New Orleans is arguably one of the most beloved cities in the southeastern United States, as such, attracts millions of visitors each year. The Big Easy boasts a tourism industry upwards of five billion, and a majority of that industry flows through the Louis Armstrong International Airport – the city’s major commercial airport. As a central hub of the city’s tourism, the airport plays a major role in strengthening New Orleans’ economy, and in January 2014, Mayor Mitch Landrieu unveiled drawings for a new state-of-the-art terminal. The existing airport, built in 1959, has been the center of much debate and many failed renovation attempts over the years; the only completed updates included an addition of two concourses in 1974, a lengthening of runways in the 1980s, and a $350 million face-lift prior to the 2013 Super Bowl. Mayor Landrieu’s project would provide a much-needed rennovation not only to the airport but also to the city’s economy.
The $826 million project would add thirty arrival and departure gates, 2,200 parking spots and multiple shops and restaurants as well as a new hotel to the airport property. The project would improve travel efficiency and accommodate an increased volume of tourists, consolidating security checkpoints and ticket counters throughout the airport. The additional restaurants and stores would also enable airlines to lower their passenger fees, making New Orleans a more cost-effective destination for tourists. Perhaps more importantly, the project would also create 13,000 short-term jobs and lead to an estimated $1.7 billion of economic impact in the region. The renovation was planned to be completed in time for New Orleans’ 300th anniversary in May 2018. A primary necessity for any airport is a reliable, state-of-the-art lighting system, and the construction of an airfield lighting system begins with the lighting vault. The airfield lighting vault houses all of the high-voltage cables, current regulators and control panels that ensure the proper operation of the airfield lighting system, without which planes could not safely arrive or depart. Therefore, a significant element of this renovation project was the construction of a new lighting vault. The ground which the vault was to be constructed presented a unique complication, as it was very moldable black clay that experienced a high water table – not a secure base for the building or its surrounding concrete pavements. Because of this element, the geotechnical engineers from PSI knew they needed to find a product that would provide soft soil remediation and a net zero loading area for the pavements around the lighting vault, and they chose Aerix AQUAERiX Pervious Cellular Concrete.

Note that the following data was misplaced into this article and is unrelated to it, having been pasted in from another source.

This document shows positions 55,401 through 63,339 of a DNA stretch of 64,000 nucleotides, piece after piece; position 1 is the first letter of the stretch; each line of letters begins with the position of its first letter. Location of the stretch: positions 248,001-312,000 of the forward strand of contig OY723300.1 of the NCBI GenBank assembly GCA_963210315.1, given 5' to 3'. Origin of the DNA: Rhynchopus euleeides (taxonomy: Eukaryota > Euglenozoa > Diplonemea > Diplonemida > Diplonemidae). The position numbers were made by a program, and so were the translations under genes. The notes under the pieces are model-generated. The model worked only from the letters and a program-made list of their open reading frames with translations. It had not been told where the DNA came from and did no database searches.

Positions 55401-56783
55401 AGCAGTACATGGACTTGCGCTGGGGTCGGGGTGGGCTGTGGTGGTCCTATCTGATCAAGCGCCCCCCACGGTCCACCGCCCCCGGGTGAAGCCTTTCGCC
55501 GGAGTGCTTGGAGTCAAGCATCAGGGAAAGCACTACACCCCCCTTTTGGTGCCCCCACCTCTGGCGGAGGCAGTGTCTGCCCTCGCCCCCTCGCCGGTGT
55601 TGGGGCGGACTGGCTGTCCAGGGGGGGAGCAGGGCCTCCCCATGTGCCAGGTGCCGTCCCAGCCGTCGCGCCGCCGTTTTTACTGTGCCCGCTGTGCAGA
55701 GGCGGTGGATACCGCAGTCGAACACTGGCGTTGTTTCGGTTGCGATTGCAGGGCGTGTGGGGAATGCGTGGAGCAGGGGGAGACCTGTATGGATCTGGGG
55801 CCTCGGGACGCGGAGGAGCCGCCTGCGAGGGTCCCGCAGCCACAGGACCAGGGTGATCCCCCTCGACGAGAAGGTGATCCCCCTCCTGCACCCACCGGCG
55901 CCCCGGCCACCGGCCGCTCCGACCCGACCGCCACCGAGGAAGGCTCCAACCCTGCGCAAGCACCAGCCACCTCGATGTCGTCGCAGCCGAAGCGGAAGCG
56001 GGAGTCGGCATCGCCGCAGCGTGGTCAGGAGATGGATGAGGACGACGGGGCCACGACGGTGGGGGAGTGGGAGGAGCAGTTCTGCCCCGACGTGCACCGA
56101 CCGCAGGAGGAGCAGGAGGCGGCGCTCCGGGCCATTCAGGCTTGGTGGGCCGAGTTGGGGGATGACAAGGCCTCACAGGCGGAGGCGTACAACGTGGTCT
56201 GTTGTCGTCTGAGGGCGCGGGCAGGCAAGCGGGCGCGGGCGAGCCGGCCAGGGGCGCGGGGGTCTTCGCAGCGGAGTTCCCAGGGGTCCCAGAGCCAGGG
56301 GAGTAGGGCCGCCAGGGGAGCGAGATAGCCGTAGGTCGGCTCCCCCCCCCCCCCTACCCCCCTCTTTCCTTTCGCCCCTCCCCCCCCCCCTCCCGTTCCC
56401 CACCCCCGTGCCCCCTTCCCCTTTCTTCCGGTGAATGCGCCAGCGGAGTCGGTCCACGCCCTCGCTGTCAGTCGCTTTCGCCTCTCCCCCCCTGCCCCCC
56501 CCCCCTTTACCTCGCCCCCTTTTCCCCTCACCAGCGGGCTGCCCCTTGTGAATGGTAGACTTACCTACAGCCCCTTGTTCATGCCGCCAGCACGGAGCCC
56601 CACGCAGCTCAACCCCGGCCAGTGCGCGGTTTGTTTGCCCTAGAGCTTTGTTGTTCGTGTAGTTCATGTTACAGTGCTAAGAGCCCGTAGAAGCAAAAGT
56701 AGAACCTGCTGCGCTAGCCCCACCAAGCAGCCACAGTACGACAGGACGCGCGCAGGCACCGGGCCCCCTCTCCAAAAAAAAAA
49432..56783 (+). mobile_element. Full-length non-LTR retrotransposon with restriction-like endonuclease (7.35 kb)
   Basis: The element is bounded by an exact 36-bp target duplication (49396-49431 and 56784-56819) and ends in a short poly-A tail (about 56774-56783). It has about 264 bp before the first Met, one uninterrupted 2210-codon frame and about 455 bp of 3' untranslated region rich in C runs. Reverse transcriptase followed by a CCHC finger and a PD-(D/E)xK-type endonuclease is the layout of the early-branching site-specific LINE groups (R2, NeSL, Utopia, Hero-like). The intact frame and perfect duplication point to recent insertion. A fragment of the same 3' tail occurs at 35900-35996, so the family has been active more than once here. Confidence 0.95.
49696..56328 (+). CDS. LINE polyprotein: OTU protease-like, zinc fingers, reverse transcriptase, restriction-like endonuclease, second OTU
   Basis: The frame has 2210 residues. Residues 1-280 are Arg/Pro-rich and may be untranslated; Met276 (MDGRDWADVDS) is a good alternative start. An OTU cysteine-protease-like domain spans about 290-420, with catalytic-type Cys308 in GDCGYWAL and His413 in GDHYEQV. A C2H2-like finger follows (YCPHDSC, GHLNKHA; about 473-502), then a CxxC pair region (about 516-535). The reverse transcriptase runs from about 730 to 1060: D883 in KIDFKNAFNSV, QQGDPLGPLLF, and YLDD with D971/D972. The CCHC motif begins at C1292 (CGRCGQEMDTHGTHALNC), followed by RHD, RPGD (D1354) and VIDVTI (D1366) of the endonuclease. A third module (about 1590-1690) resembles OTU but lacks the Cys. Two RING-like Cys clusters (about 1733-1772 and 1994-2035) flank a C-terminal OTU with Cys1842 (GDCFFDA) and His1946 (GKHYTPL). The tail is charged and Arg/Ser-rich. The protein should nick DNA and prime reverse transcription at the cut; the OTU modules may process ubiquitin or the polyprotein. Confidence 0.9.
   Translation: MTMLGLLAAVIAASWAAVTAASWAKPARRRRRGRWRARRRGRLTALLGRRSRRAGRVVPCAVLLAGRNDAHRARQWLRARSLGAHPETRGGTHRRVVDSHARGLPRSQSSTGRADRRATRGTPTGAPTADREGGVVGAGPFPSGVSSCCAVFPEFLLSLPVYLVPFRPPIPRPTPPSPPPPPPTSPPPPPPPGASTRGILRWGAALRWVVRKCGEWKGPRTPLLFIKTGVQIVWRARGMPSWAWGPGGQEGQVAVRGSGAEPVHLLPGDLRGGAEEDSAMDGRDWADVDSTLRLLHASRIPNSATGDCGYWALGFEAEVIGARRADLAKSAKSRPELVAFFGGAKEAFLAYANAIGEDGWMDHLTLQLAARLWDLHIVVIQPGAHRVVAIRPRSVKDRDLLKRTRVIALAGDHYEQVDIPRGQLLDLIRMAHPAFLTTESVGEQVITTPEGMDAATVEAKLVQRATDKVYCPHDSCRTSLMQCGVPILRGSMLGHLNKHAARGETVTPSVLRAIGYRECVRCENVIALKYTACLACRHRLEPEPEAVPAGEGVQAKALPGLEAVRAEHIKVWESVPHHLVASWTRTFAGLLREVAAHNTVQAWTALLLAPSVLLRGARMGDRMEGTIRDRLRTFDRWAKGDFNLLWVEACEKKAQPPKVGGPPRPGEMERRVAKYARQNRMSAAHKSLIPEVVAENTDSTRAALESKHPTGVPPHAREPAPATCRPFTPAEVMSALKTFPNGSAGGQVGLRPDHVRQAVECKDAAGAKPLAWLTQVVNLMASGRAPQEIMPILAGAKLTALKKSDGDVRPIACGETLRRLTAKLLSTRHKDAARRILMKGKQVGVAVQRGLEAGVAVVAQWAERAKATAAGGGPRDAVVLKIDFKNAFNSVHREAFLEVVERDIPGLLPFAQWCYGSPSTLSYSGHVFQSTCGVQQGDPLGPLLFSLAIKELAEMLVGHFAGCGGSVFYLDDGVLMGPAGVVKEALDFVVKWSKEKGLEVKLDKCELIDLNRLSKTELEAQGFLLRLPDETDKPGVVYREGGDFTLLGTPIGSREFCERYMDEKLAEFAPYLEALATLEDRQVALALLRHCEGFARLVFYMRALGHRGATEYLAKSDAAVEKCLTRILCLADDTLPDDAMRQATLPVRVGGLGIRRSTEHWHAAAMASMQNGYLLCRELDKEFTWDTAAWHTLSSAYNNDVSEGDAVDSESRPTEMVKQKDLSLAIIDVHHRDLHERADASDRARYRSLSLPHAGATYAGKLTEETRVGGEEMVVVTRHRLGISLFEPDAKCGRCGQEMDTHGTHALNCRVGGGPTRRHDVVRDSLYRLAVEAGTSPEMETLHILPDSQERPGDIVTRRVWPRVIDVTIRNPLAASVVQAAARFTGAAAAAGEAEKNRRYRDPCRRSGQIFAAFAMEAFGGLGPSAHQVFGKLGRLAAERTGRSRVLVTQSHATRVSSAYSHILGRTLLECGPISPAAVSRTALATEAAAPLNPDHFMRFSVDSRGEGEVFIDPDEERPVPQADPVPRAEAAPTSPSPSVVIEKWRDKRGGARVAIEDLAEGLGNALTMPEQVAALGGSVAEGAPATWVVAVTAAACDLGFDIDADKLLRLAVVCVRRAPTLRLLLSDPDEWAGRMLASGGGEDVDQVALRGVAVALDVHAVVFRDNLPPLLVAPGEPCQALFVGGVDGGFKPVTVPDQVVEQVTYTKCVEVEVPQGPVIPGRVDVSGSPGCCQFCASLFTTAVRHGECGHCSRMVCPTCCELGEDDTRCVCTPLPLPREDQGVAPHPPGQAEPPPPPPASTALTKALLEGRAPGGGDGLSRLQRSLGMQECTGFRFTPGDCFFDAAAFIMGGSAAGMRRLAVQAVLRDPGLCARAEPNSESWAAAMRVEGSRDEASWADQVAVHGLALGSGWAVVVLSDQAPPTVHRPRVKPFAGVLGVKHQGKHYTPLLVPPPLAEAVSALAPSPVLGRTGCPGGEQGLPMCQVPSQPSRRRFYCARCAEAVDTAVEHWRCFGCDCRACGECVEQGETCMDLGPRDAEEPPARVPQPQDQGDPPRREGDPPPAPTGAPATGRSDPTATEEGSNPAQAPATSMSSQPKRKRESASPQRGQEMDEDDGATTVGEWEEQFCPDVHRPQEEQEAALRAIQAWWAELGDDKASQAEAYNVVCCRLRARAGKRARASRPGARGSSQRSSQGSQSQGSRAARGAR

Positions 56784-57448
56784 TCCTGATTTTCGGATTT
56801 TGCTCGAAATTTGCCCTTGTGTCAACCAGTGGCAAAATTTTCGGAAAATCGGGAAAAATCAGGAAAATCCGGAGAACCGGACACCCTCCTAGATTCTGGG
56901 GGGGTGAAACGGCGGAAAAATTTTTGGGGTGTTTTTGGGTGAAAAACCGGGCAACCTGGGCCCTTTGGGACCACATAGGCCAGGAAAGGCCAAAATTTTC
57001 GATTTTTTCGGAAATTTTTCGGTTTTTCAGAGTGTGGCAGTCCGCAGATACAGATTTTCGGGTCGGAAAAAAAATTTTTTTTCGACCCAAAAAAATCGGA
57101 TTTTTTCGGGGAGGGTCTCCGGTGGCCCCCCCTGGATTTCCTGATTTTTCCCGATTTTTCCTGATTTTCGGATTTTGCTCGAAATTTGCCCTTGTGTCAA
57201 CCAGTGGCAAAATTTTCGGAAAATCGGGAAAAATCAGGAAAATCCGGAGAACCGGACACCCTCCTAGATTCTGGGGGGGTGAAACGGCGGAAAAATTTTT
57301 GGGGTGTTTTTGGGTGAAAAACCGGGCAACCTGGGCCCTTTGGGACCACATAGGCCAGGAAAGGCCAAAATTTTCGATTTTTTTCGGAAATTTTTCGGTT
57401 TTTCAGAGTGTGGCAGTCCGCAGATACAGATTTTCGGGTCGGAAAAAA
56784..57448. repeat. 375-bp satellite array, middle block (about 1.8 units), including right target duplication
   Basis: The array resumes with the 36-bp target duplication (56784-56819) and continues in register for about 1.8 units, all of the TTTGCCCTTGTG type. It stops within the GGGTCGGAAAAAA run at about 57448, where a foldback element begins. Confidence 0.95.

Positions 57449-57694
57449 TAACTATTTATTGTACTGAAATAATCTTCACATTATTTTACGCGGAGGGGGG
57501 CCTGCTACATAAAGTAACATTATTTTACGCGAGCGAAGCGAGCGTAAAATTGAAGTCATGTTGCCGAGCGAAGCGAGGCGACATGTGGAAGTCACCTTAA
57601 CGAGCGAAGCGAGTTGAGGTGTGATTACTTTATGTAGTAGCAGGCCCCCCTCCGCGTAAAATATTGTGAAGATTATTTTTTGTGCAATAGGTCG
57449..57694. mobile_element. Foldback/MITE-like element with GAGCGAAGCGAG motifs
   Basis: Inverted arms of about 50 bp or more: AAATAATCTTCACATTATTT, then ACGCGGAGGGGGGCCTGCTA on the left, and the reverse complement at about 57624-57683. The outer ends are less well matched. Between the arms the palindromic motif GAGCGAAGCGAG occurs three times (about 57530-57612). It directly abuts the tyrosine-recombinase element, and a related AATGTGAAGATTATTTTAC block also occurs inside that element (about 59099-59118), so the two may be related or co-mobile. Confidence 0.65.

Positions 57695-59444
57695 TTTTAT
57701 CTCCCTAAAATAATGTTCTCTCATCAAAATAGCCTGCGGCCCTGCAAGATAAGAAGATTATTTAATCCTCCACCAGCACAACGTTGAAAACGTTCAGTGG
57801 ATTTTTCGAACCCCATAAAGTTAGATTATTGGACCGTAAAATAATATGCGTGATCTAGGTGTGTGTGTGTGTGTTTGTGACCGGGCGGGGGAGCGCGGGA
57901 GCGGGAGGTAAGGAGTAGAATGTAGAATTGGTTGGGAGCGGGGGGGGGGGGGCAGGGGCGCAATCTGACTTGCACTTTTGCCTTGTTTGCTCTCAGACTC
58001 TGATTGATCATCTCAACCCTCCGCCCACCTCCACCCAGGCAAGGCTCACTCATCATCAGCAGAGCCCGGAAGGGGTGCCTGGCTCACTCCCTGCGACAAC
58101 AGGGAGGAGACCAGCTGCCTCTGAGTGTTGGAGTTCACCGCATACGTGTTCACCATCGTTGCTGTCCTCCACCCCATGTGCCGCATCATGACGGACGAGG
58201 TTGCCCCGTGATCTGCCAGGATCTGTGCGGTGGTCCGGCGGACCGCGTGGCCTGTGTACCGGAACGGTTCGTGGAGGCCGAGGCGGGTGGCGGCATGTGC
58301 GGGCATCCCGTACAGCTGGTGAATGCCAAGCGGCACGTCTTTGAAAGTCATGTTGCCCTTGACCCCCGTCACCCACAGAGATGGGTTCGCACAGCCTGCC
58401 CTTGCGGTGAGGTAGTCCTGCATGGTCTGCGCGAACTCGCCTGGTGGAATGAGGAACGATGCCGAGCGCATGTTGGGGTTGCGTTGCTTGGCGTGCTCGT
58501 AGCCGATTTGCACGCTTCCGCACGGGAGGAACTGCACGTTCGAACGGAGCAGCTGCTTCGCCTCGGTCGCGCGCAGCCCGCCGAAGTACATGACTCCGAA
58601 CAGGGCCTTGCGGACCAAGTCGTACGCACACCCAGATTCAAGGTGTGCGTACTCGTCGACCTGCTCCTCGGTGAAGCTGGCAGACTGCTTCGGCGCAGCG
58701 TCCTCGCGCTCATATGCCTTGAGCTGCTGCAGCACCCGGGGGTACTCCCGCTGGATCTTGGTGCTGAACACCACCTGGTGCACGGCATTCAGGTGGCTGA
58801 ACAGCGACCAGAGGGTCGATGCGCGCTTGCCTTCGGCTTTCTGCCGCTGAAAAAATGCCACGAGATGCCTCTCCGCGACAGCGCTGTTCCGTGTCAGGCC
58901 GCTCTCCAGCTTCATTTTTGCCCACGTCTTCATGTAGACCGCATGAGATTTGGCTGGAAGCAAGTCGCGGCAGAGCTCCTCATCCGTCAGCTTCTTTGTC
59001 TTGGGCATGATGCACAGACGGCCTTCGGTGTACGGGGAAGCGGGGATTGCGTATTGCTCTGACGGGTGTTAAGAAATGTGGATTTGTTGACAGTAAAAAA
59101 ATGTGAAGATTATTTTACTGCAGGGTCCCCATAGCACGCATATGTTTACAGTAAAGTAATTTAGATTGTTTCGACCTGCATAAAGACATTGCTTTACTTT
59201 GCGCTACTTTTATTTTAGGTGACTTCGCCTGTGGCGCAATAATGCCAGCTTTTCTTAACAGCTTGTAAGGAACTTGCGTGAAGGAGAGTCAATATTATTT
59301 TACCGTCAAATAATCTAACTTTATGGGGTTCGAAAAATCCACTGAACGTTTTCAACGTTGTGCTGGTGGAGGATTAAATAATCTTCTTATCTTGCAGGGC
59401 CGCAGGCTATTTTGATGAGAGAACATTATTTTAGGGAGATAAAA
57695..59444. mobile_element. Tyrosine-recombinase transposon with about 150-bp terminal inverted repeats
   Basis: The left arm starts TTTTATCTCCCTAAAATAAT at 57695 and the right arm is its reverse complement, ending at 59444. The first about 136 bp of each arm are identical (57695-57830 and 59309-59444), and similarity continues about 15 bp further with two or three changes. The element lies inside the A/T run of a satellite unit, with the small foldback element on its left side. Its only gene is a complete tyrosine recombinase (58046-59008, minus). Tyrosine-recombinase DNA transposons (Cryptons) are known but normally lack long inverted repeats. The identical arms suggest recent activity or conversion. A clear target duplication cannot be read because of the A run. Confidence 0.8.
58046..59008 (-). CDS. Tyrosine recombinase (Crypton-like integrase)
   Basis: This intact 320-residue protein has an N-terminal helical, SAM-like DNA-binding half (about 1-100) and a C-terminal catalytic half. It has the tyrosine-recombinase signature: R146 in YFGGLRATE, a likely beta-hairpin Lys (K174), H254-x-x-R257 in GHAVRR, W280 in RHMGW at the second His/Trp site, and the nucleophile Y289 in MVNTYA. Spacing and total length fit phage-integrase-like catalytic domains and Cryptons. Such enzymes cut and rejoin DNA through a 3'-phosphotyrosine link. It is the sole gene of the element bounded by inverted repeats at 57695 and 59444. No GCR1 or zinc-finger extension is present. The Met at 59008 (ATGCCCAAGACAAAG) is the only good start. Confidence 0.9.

Aerix Added Value
AQUAERiX is a unique, patented, synthetic foaming agent that produces and engineered, permeable, lightweight concrete that is able to stabilize soil without disturbing or redirecting natural water flow. Because of this, AQUAERiX is ideal for applications, such as this one, that require extremely high drainage capacities, providing a lightweight yet strong and pervious solution for soft soil remediation. The 28 pcf material used to support these pavements not only had to be lightweight and permeable but also needed a compressive strength that could support the required dead and live loads. To provide the required strength, the installation team from MixOnSite installed AQUAERiX in two lifts of two feet, a total depth of four feet, creating a solid foundation for the entire pavement system. While providing the compressive strength, lightweight characteristics and water drainage capacity required for this complex project, the use of AQUAERiX also helped to reduce storm-water flow and site pollutants while allowing for a more compact footprint. Because of the airport’s high water table and frequent heavy storm events, storm-water management is vital to the efficient function of the airport and its visitors. The installation of 3,000 cubic yards of AQUAERiX was completed within four days, allowing the construction of the lighting vault to continue quickly and bringing the Louis Armstrong International Airport closer to its much anticipated renovation and the New Orleans’ economy closer to a hopeful escalation.
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